Yes, I am thankful for the rain. I love the thunderstorms with their deluges, normal for this time of year. And I'm grateful for the long, soaking rains of the kind we usually only get when there's a tropical storm off the coast but which have been nearly continuous all summer. The Floridan aquifer really needs the boost.

Nonetheless, I've decided I don't want to live in the Pacific Northwest.

My father's grandfather moved his family from Baraboo, Wisconsin to Sumner, Washington in the early 1890's. Sumner is just outside of Seattle, where it rains on average 152 days a year. So you'd think rain was in our blood. However, my father himself grew up in Pullman, Washington, where his father taught mechanical engineering at what was then Washington State College. Pullman is in the desert side of the state.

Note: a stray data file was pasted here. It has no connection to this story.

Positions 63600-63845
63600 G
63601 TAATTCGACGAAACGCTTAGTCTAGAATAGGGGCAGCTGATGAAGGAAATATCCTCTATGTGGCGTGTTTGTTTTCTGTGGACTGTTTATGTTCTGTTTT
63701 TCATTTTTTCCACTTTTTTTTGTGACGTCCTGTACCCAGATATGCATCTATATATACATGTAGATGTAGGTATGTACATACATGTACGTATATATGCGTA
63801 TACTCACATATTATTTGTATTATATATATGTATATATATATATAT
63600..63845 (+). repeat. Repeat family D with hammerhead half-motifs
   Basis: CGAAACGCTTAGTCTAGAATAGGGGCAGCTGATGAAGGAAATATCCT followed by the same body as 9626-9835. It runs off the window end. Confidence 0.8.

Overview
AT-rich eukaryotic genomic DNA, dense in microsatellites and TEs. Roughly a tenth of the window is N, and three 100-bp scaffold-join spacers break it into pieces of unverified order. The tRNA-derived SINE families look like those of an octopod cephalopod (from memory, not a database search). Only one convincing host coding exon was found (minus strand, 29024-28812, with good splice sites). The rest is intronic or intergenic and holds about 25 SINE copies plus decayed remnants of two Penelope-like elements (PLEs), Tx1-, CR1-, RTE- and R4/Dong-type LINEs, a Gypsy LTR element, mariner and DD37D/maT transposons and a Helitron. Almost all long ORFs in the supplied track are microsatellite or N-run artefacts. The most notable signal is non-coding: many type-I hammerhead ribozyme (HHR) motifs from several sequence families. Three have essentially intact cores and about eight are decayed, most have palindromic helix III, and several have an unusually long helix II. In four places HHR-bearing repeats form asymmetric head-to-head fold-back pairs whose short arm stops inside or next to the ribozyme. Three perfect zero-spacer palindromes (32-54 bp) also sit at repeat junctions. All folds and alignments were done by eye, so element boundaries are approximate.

We have had so many days of rain this summer that I'm expecting to break out in mushrooms any day now. At the very least a severe case of mildew. After I've been outside for a while, I want someone to pick me up and wring me out like a piece of laundry. With six active tropical storms on our horizon, I don't expect things to dry out anytime soon.

I'm indeed grateful for the rain—and for the roof over our heads and the air conditioner that together provide a refuge that is both cool and dry.

Posted by sursumcorda on Monday, September 14, 2020 at 9:15 am | Edit
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If Florida is undercounted in the census, part of the blame can go to the weather. Nearly every day of census work has been cut short by rain.



Posted by SursumCorda on Sunday, September 20, 2020 at 11:06 am
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